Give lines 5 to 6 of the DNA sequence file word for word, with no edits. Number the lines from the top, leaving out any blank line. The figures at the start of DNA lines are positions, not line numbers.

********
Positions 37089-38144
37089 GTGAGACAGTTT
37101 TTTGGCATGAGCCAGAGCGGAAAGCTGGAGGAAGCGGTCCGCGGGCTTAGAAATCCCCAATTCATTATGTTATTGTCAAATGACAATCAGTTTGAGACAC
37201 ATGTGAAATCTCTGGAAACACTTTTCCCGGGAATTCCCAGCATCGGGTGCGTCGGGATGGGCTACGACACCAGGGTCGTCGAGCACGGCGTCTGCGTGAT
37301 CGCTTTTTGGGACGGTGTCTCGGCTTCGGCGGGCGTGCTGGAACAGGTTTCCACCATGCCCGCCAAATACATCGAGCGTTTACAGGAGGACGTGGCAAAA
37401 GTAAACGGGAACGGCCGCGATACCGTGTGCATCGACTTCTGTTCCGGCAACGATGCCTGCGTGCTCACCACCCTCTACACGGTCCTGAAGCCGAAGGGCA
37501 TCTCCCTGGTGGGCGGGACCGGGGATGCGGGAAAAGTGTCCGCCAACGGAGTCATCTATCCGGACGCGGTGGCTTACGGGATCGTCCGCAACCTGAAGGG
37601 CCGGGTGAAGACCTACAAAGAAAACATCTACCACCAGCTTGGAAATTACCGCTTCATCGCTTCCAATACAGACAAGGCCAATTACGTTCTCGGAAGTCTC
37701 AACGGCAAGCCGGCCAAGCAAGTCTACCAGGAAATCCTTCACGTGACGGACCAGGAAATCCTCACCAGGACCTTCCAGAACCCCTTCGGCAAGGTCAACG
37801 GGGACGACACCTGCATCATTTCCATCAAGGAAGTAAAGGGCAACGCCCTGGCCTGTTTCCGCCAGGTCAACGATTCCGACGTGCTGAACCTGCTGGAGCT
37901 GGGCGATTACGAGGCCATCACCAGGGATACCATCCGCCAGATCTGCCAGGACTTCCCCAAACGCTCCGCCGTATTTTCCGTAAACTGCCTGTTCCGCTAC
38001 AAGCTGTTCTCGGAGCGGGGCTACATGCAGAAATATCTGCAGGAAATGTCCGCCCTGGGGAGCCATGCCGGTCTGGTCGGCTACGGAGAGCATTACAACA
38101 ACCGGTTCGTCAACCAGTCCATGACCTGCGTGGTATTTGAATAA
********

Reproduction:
37301 CGCTTTTTGGGACGGTGTCTCGGCTTCGGCGGGCGTGCTGGAACAGGTTTCCACCATGCCCGCCAAATACATCGAGCGTTTACAGGAGGACGTGGCAAAA
37401 GTAAACGGGAACGGCCGCGATACCGTGTGCATCGACTTCTGTTCCGGCAACGATGCCTGCGTGCTCACCACCCTCTACACGGTCCTGAAGCCGAAGGGCA